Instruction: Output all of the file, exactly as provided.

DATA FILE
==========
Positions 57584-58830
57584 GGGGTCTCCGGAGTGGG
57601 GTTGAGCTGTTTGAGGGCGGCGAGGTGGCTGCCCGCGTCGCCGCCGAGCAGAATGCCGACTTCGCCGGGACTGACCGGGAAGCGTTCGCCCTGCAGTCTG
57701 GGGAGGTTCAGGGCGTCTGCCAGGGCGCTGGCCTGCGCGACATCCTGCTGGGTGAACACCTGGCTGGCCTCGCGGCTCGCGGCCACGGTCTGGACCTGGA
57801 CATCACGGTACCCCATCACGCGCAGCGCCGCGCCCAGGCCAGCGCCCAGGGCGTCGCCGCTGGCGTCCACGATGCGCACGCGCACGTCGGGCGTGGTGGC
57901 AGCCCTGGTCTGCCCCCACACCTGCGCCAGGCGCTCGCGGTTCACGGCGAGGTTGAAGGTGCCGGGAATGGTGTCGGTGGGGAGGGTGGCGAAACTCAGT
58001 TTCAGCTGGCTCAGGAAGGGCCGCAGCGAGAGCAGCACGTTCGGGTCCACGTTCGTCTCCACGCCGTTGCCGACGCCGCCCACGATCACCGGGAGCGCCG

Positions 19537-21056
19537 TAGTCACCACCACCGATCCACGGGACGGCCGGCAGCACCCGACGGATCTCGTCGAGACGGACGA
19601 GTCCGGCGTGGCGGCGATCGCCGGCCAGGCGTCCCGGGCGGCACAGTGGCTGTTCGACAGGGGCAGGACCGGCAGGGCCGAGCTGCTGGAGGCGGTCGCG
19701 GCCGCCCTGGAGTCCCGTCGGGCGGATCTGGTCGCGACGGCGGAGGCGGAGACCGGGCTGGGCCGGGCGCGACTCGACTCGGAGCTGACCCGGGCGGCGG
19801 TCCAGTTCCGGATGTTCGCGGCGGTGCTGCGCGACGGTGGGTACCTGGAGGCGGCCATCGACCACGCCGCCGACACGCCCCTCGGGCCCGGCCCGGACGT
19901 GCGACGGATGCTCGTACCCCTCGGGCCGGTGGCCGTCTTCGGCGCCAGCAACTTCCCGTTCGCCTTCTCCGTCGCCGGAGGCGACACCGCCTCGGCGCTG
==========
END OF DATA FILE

Positions 57584-58830
57584 GGGGTCTCCGGAGTGGG
57601 GTTGAGCTGTTTGAGGGCGGCGAGGTGGCTGCCCGCGTCGCCGCCGAGCAGAATGCCGACTTCGCCGGGACTGACCGGGAAGCGTTCGCCCTGCAGTCTG
57701 GGGAGGTTCAGGGCGTCTGCCAGGGCGCTGGCCTGCGCGACATCCTGCTGGGTGAACACCTGGCTGGCCTCGCGGCTCGCGGCCACGGTCTGGACCTGGA
57801 CATCACGGTACCCCATCACGCGCAGCGCCGCGCCCAGGCCAGCGCCCAGGGCGTCGCCGCTGGCGTCCACGATGCGCACGCGCACGTCGGGCGTGGTGGC
57901 AGCCCTGGTCTGCCCCCACACCTGCGCCAGGCGCTCGCGGTTCACGGCGAGGTTGAAGGTGCCGGGAATGGTGTCGGTGGGGAGGGTGGCGAAACTCAGT
58001 TTCAGCTGGCTCAGGAAGGGCCGCAGCGAGAGCAGCACGTTCGGGTCCACGTTCGTCTCCACGCCGTTGCCGACGCCGCCCACGATCACCGGGAGCGCCG

Positions 19537-21056
19537 TAGTCACCACCACCGATCCACGGGACGGCCGGCAGCACCCGACGGATCTCGTCGAGACGGACGA
19601 GTCCGGCGTGGCGGCGATCGCCGGCCAGGCGTCCCGGGCGGCACAGTGGCTGTTCGACAGGGGCAGGACCGGCAGGGCCGAGCTGCTGGAGGCGGTCGCG
19701 GCCGCCCTGGAGTCCCGTCGGGCGGATCTGGTCGCGACGGCGGAGGCGGAGACCGGGCTGGGCCGGGCGCGACTCGACTCGGAGCTGACCCGGGCGGCGG
19801 TCCAGTTCCGGATGTTCGCGGCGGTGCTGCGCGACGGTGGGTACCTGGAGGCGGCCATCGACCACGCCGCCGACACGCCCCTCGGGCCCGGCCCGGACGT
19901 GCGACGGATGCTCGTACCCCTCGGGCCGGTGGCCGTCTTCGGCGCCAGCAACTTCCCGTTCGCCTTCTCCGTCGCCGGAGGCGACACCGCCTCGGCGCTG